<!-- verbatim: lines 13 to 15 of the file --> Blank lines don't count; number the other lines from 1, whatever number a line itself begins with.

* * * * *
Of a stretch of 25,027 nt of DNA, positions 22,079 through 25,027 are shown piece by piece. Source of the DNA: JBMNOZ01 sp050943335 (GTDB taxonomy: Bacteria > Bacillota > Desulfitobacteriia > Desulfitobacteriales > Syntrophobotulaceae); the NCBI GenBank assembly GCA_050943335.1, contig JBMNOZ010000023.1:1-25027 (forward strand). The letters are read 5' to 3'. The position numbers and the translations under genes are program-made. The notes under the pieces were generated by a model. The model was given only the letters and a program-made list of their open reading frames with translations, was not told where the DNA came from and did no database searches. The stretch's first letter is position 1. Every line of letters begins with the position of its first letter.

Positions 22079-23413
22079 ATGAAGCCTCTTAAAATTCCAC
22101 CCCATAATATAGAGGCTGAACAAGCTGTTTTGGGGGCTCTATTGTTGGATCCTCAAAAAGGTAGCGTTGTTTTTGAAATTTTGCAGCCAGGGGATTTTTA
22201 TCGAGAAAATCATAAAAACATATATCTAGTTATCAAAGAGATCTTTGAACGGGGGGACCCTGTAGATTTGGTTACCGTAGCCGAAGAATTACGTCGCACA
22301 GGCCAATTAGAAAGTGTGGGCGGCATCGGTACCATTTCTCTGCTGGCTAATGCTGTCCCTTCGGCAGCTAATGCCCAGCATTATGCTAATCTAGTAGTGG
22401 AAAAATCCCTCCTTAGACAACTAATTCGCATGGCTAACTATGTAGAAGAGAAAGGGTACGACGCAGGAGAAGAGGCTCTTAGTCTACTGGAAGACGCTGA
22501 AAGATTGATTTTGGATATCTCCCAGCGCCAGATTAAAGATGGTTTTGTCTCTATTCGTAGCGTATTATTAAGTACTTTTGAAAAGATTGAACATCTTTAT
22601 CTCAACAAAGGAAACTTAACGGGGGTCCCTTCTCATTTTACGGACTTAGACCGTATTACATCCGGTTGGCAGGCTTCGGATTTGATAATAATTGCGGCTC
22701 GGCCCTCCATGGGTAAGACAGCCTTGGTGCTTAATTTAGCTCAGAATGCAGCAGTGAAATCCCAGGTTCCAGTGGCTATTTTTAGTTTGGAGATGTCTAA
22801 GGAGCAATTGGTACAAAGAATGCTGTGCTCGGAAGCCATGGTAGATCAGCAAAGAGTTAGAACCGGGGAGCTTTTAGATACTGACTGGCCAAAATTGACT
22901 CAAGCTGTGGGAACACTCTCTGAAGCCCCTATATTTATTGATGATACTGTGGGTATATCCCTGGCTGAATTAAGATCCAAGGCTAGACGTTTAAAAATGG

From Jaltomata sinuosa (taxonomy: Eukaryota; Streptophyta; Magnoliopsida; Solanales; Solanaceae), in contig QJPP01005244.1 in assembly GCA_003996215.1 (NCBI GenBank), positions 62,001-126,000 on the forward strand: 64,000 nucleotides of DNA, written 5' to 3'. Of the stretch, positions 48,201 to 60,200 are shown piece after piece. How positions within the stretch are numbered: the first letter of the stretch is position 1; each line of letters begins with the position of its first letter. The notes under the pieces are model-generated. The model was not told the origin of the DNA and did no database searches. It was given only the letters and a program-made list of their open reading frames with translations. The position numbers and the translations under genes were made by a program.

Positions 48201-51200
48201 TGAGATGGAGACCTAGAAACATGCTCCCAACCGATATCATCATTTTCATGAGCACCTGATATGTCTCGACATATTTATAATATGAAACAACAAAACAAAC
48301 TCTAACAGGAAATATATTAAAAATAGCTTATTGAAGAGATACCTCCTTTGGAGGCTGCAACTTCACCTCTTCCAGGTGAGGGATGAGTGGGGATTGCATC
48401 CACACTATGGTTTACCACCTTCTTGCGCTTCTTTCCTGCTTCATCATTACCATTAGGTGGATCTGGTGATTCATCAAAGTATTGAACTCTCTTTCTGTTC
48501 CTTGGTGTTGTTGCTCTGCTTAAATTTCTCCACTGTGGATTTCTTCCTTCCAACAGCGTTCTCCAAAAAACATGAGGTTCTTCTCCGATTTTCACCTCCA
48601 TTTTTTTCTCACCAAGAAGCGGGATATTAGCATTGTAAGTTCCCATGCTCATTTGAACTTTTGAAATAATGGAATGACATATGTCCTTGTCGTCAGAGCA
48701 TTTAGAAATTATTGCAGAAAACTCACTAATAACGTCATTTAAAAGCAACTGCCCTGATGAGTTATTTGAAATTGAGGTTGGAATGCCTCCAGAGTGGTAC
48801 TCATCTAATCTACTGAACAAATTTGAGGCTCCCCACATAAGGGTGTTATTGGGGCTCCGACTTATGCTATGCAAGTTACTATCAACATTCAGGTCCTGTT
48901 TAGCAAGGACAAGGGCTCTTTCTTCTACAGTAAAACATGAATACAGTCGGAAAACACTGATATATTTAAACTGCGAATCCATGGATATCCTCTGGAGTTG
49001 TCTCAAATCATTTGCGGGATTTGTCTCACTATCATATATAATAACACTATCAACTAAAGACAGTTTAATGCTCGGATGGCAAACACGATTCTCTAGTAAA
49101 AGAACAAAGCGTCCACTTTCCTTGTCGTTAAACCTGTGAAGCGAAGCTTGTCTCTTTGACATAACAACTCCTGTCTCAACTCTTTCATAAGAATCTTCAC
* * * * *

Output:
From Jaltomata sinuosa (taxonomy: Eukaryota; Streptophyta; Magnoliopsida; Solanales; Solanaceae), in contig QJPP01005244.1 in assembly GCA_003996215.1 (NCBI GenBank), positions 62,001-126,000 on the forward strand: 64,000 nucleotides of DNA, written 5' to 3'. Of the stretch, positions 48,201 to 60,200 are shown piece after piece. How positions within the stretch are numbered: the first letter of the stretch is position 1; each line of letters begins with the position of its first letter. The notes under the pieces are model-generated. The model was not told the origin of the DNA and did no database searches. It was given only the letters and a program-made list of their open reading frames with translations. The position numbers and the translations under genes were made by a program.

Positions 48201-51200
48201 TGAGATGGAGACCTAGAAACATGCTCCCAACCGATATCATCATTTTCATGAGCACCTGATATGTCTCGACATATTTATAATATGAAACAACAAAACAAAC